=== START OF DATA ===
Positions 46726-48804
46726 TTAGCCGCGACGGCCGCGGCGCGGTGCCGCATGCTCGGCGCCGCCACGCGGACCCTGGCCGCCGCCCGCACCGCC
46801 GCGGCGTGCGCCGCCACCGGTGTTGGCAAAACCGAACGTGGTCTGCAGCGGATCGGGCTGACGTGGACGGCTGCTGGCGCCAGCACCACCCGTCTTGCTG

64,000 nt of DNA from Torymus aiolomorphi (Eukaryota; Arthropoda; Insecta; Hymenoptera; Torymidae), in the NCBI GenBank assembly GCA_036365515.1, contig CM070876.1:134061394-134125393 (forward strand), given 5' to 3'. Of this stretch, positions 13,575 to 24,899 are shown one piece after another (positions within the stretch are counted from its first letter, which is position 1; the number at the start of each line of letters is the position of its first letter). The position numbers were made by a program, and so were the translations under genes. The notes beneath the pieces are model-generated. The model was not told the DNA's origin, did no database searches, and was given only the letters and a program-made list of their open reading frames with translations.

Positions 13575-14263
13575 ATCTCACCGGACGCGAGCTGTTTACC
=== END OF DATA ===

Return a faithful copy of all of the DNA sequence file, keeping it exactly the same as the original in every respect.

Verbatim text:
Positions 46726-48804
46726 TTAGCCGCGACGGCCGCGGCGCGGTGCCGCATGCTCGGCGCCGCCACGCGGACCCTGGCCGCCGCCCGCACCGCC
46801 GCGGCGTGCGCCGCCACCGGTGTTGGCAAAACCGAACGTGGTCTGCAGCGGATCGGGCTGACGTGGACGGCTGCTGGCGCCAGCACCACCCGTCTTGCTG

64,000 nt of DNA from Torymus aiolomorphi (Eukaryota; Arthropoda; Insecta; Hymenoptera; Torymidae), in the NCBI GenBank assembly GCA_036365515.1, contig CM070876.1:134061394-134125393 (forward strand), given 5' to 3'. Of this stretch, positions 13,575 to 24,899 are shown one piece after another (positions within the stretch are counted from its first letter, which is position 1; the number at the start of each line of letters is the position of its first letter). The position numbers were made by a program, and so were the translations under genes. The notes beneath the pieces are model-generated. The model was not told the DNA's origin, did no database searches, and was given only the letters and a program-made list of their open reading frames with translations.

Positions 13575-14263
13575 ATCTCACCGGACGCGAGCTGTTTACC